This blog is where you can follow Cap'n Salty and his intrepid crew, aka Dave Spotts and his loyal family, on their journey. We are seeking out the treasure of historic, confessional Christianity in this world of shifting sand.
Wednesday, March 3, 2010
An Introduction to the Old Testament - Micah
Dillard, Raymond B. & Longman, Tremper III. "Micah." An Introduction to the Old Testament. Grand Rapids: Zondervan. 1994. 397-402.
Micah, though a brief and intricately structured prophet is one of the most powerful in his rhetoric. Micah is apparently from Moresheth, a village about twenty-five miles from Jerusalem. His ministry probably took place in Jerusalem in the period between 750 and 686 B.C. He overlaps with Isaiah. During this time period Assyria was overcoming Israel, though not Judah. Micah, however, looks forward to the fall of Judah to the Babylonians, as well as to the restoration of Judah from captivity.
During the nineteenth and twentieth centuries the scholarly community has largely rejected the unity of authorship of Micah. Yet in all their attempts they are not able to reach a consensus as to the history or authenticity of the text. It does appear clear that the oracles in Micah were not spoken at one time. It also seems that the book is not structured chronologically.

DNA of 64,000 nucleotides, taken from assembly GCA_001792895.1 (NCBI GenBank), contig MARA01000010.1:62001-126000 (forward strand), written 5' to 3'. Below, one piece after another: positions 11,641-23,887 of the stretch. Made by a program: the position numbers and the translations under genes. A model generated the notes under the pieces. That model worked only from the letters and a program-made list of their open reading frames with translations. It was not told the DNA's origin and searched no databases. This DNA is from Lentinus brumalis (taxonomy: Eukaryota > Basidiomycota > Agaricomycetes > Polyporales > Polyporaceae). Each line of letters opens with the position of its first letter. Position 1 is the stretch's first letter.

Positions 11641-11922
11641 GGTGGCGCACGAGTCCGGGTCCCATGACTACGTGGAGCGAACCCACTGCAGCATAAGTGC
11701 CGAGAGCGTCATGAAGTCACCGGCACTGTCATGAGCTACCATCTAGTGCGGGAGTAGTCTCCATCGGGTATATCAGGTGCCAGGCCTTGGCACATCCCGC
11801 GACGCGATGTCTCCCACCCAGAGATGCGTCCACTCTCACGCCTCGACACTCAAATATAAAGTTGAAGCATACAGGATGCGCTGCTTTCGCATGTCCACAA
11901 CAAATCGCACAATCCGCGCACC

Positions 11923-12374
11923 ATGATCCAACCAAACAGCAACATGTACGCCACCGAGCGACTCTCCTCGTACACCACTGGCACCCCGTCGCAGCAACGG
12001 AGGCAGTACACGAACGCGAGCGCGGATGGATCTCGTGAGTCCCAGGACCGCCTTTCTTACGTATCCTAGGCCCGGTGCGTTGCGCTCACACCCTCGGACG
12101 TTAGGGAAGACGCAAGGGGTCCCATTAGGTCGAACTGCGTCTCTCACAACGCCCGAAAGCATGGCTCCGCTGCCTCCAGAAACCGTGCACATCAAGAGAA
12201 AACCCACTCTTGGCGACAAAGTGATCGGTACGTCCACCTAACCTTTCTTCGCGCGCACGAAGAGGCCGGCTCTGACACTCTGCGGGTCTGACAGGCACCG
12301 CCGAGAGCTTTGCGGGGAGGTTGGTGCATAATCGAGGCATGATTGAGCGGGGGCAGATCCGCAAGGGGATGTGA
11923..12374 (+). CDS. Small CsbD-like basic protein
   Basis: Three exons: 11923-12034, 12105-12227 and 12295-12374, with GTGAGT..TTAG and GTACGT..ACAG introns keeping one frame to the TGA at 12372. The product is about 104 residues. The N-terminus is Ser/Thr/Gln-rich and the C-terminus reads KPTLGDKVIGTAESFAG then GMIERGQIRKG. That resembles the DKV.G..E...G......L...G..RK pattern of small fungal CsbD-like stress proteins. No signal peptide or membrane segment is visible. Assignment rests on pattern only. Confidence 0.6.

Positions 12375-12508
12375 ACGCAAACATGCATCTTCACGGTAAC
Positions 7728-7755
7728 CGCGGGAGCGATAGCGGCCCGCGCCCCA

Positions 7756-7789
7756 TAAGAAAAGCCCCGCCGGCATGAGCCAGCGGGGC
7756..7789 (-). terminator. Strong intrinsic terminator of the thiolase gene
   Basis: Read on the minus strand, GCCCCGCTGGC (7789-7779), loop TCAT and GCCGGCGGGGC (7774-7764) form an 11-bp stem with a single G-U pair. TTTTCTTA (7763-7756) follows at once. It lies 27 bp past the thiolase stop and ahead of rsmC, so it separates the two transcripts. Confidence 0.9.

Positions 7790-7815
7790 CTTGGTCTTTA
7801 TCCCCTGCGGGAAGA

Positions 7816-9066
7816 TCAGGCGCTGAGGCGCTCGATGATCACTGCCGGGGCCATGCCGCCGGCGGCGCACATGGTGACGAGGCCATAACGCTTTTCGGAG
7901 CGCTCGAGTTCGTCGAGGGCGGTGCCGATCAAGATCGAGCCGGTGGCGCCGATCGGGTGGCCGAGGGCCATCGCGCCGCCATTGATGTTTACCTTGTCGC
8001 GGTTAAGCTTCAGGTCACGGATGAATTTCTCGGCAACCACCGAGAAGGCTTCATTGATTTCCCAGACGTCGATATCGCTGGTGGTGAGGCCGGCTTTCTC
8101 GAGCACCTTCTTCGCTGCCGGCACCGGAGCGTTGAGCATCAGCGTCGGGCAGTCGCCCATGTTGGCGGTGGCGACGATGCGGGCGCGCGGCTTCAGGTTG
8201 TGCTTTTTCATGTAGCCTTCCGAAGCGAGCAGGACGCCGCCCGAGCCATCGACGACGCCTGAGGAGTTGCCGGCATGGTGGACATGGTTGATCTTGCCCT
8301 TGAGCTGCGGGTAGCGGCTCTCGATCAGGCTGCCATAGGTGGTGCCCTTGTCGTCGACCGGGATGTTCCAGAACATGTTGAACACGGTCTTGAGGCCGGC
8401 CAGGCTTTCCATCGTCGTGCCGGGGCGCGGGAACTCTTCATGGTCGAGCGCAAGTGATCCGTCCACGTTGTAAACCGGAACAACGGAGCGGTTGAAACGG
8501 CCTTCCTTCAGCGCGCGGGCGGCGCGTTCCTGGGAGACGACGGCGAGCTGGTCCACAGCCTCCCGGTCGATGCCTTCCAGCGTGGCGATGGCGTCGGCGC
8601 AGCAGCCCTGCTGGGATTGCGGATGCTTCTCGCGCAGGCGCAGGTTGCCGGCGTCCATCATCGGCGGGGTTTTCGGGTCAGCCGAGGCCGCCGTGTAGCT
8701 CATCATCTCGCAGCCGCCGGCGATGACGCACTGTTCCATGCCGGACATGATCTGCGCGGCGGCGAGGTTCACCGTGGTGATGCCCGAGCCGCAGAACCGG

Micah is famous for his difficult Hebrew usage and the world plays he makes, linking the names of cities to the type of destruction they will have. As we might expect from what I've said above, Micah speaks extensively about God's judgment on sin. Sin brings judgment, leaving us in need of restoration which will also come from God and God alone.
As we look to the New Testament we see that Micah refers to Jesus' birth in Bethlehem and to the future Davidic ruler. Micah talks about a gathering of believers in the "last days." We expect with Peter in Acts that we are now in the last days and that our Lord will bring the culmination of those last days as he describes in Revelation 21.